It’s been a long time since I posted here, but I was feeling kind of bad for Mark and David (who recently emailed out a request for posts) and I still remember the last question I was pondering for Beyond BT – a question that irked me so much, I found myself stymied. That question was: have your politics changed since you’ve done teshuva. And the answer is a very Jewish one – yes and no.
I was raised on liberal values. I attended the most integrated public schools in the most multicultural borough of New York City – Queens – and had friends of all races and ethnicities. In the summer, I attended a sleep-away camp with an international staff where we sang Pete Seeger songs and sent a “freeze the bomb” petition to President Reagan. In high school, I joined the student organization, the H.O.P.E. club, which stood for the Hillcrest Organization for Peace on Earth. Unfortunately, our faculty advisor was a communist, so that’s the “no” part of my answer. No, I am no longer a communist. But yes, I still retain my liberal values. Racism still offends me, and pacifism still appeals to me. I believe the government should spend money on social programs. And – don’t flame, please – though we don’t know how much of a friend he’ll be to Israel, I’m happy that President Obama won.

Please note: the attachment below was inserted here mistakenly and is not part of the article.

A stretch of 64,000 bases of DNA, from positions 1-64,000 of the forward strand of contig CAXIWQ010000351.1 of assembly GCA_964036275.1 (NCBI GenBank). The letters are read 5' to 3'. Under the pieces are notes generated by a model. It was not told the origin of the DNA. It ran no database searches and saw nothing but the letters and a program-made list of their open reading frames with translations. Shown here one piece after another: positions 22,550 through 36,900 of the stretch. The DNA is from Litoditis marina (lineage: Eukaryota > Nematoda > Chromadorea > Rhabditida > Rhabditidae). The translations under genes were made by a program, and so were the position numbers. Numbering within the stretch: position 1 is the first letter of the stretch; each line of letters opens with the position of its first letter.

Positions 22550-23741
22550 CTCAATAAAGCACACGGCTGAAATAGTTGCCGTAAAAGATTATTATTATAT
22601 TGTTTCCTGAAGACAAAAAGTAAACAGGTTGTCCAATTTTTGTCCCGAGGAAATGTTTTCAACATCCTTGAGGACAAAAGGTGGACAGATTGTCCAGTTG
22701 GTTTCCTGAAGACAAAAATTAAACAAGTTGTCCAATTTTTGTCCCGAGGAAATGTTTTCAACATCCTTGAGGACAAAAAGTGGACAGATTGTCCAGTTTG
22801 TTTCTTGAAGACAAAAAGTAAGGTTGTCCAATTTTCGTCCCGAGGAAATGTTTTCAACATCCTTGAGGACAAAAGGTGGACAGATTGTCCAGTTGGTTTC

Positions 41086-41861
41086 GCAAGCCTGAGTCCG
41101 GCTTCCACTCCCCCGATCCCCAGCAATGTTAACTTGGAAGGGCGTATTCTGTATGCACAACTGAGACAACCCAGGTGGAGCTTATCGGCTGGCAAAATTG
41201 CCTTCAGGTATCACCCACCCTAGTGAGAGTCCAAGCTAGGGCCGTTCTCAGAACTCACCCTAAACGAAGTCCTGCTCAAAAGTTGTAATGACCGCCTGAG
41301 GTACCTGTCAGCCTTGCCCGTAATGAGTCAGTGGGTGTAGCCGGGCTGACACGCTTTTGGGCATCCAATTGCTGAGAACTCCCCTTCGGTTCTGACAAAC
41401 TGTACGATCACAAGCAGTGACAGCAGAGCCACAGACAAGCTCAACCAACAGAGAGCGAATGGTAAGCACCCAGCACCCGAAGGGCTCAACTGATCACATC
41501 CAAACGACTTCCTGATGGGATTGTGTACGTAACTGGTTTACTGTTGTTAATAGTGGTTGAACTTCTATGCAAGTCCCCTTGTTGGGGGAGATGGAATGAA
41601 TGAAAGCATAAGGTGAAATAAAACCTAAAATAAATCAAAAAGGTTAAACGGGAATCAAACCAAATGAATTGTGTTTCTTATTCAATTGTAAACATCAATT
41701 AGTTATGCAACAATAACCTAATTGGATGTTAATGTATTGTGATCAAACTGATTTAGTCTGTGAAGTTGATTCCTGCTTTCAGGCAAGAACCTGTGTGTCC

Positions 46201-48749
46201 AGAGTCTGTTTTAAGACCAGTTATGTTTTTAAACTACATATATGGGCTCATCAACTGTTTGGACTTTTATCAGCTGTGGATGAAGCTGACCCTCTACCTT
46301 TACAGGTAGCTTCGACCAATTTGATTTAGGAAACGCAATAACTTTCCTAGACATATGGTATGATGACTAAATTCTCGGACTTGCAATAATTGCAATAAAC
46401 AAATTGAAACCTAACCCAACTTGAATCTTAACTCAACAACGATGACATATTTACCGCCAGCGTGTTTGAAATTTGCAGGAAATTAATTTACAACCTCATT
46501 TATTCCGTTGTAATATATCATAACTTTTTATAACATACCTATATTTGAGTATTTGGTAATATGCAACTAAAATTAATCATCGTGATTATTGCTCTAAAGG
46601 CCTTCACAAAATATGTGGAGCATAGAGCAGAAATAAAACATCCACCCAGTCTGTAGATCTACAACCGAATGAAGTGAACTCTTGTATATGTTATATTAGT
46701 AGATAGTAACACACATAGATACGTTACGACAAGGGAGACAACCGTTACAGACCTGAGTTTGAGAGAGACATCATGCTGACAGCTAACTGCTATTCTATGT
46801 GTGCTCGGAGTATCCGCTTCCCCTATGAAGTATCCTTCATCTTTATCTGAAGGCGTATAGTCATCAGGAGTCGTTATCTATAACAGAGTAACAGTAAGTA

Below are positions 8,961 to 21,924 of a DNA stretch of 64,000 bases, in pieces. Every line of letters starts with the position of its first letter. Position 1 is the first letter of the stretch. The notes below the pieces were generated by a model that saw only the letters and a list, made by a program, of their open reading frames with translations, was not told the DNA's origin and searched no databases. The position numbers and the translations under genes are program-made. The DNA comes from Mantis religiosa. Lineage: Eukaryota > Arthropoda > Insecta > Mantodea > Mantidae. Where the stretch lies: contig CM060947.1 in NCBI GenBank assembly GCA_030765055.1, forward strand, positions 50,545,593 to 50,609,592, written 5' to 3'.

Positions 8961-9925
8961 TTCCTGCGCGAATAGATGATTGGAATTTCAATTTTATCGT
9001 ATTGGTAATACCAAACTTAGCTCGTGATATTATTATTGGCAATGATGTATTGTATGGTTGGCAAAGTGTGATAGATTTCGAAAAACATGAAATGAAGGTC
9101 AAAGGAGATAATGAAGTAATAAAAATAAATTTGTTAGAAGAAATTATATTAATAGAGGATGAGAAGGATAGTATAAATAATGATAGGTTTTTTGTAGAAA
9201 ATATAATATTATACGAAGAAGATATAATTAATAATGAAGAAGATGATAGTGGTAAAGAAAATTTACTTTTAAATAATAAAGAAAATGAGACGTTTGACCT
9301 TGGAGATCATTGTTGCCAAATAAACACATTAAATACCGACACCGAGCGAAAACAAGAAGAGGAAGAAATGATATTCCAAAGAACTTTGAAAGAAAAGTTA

I know liberalism is unpopular in frum circles, and I know there are good reasons for it. Israel is number one, of course, but then there are matters like abortion and gay marriage. So I’ve learned to keep my politics to myself in the frum world. I was downright inspired when I came across the organization “Ayecha” a few years ago, a group dedicated to combating prejudice against Jews of color, but as far as I know, they’re not that active anymore.
So in a certain way, this isn’t a very happy post. I don’t like that I’ve had to keep part of myself in the closet all these years, and I think plenty of new and potential BTs would be turned off by the thought that they “have to” do the same. So here I am: out of the closet. Liberalism is a core value I learned in childhood. It didn’t die with my teshuva. And maybe, somehow, some way, I’ll figure out how to be a liberal activist in this participatory democracy while still maintaining my Torah lifestyle.
If the reaction to this post doesn’t get too nasty, there may be a Part 2 in which I’ll review President Obama’s Dreams from My Father. See you!